Mississippi high court will hear case about appointing judges in majority-Black capital city

Jul 5, 2023, 10:34 AM

FILE - Mississippi Supreme Court Chief Justice Mike Randolph confers with his attorneys on May 10, ...

FILE - Mississippi Supreme Court Chief Justice Mike Randolph confers with his attorneys on May 10, 2023, in Hinds County Chancery Court in Jackson, Miss., where a judge heard arguments about a Mississippi law that would create a court system with judges who would be appointed rather than elected. The chancery judge removed Randolph as a defendant and dismissed the lawsuit. Randolph has recused himself from hearing an appeal on Thursday, July 6, 2023, as the plaintiffs ask the state Supreme Court to revive the case. (AP Photo/Rogelio V. Solis, File)

(AP Photo/Rogelio V. Solis, File)

JACKSON, Miss. (AP) — The Mississippi Supreme Court will hear an appeal Thursday as some Jackson residents try to revive one of the lawsuits challenging the appointment, rather than the election, of some judges in the capital city — and the top justice will not take part in the hearing.

Chief Justice Mike Randolph has recused himself from considering the appeal because he said he does not want to prolong the case.

The Jackson residents originally named Randolph as a defendant in the lawsuit because the chief justice is required to appoint five judges, under the law that the suit is trying to block.

Randolph objected to being sued, and a chancery court judge removed him as a defendant. In Randolph’s recusal order on the appeal, he wrote Monday that he is neutral about the constitutionality of the law, which is the central issue in the lawsuit.

“But absent recusal, the Chief Justice’s participation risks prolonging the ‘circus’ and allowing a sideshow to overshadow the center-ring attraction,” Randolph wrote.

He wrote that his decision to step aside on this appeal should not encourage lawyers to sue judges.

“Just suing a judge does not mandate his recusal,” Randolph wrote.

The Legislature passed a bill this year to expand the territory of the state-run Capitol Police department inside Jackson. The bill, signed into law by Republican Gov. Tate Reeves, also creates a new court inside Jackson with a judge appointed by the chief justice. And it requires the chief justice to appoint four judges to serve alongside the four elected circuit court judges in Hinds County, where Jackson is located.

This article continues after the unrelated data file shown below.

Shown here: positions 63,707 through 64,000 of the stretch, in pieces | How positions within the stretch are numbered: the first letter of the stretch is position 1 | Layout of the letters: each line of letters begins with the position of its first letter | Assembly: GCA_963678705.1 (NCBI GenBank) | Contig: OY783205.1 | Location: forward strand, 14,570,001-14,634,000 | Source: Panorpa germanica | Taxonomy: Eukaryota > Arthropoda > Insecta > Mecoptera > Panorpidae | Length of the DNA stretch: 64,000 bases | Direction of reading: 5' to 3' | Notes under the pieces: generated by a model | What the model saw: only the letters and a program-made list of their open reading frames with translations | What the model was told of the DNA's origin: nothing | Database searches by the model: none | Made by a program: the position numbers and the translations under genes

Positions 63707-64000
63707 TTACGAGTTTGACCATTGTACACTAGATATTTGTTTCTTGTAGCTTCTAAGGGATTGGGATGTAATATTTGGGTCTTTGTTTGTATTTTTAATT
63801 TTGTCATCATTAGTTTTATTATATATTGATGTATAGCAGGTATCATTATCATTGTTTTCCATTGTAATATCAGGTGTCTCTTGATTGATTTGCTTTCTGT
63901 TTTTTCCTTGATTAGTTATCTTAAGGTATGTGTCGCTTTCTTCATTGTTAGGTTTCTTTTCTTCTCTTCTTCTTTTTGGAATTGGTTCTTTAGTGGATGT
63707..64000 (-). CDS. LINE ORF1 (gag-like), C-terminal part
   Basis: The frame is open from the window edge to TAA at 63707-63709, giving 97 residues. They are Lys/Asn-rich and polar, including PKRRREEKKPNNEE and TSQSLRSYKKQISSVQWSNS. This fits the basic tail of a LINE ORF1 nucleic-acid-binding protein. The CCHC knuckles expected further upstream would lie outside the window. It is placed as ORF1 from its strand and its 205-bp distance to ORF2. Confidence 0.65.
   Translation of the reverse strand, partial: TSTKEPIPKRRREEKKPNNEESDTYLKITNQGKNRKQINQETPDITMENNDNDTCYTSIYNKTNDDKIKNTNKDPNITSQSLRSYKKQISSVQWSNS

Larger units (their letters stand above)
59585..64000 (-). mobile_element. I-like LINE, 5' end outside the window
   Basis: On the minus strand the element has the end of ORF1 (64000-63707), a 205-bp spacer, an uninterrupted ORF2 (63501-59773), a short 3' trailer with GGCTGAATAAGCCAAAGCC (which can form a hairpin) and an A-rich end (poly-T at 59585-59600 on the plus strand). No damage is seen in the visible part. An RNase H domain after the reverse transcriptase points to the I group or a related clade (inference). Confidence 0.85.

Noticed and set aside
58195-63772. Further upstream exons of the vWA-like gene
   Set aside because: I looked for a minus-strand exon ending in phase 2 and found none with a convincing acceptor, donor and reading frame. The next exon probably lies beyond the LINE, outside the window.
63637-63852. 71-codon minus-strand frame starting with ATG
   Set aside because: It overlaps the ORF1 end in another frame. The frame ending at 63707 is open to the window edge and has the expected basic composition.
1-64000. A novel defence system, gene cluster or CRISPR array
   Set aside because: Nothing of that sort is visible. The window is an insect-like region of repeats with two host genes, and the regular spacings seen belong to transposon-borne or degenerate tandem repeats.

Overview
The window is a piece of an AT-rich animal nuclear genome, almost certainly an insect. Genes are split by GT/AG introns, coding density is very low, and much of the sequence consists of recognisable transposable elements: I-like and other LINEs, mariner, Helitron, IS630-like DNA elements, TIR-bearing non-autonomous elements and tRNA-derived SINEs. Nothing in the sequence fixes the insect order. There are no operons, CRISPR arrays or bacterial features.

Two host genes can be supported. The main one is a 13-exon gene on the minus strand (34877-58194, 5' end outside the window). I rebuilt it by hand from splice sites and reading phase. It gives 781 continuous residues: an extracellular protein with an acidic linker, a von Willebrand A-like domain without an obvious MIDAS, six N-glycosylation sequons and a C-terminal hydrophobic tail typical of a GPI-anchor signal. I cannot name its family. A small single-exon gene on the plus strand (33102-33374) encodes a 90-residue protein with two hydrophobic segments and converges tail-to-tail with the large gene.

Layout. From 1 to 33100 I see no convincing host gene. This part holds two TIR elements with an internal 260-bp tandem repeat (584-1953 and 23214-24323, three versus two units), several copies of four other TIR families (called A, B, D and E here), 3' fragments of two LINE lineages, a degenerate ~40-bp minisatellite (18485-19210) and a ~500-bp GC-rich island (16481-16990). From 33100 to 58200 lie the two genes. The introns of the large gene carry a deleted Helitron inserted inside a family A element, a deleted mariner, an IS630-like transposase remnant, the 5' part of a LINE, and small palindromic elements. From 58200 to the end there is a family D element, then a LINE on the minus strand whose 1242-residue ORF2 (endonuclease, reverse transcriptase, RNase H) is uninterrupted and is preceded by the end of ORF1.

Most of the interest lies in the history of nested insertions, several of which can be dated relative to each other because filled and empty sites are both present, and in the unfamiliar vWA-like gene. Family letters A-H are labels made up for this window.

Most judges in Mississippi are elected, and opponents of the new law say the majority-white and Republican-controlled Legislature is usurping local autonomy in Jackson and Hinds County, which are both majority-black and governed by Democrats. Supporters of the new law say they are trying to improve public safety.

In May, Hinds County Chancery Judge Dewayne Thomas dismissed the lawsuit days after he removed Randolph as a defendant. Thomas wrote that the appointment of judges does not violate the Mississippi Constitution.

The plaintiffs are asking the Mississippi Supreme Court to overturn Thomas’ order and revive their lawsuit.

A separate lawsuit filed by the NAACP challenges the appointment of judges and the expansion of the state police role in Jackson, arguing that the law creates “separate and unequal policing” for the city compared to other parts of Mississippi. U.S. District Judge Henry Wingate has temporarily put the law on hold, and he also removed Randolph as a defendant in the federal suit.

Last week, Wingate also blocked a related law that would require people to receive permission from state public safety officials before holding protests or other gatherings near the Capitol, the governor’s mansion or other state government buildings in Jackson. Wingate wrote the law is vague and could have a chilling effect on First Amendment rights, particularly for people who want to demonstrate against government actions.

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Mississippi high court will hear case about appointing judges in majority-Black capital city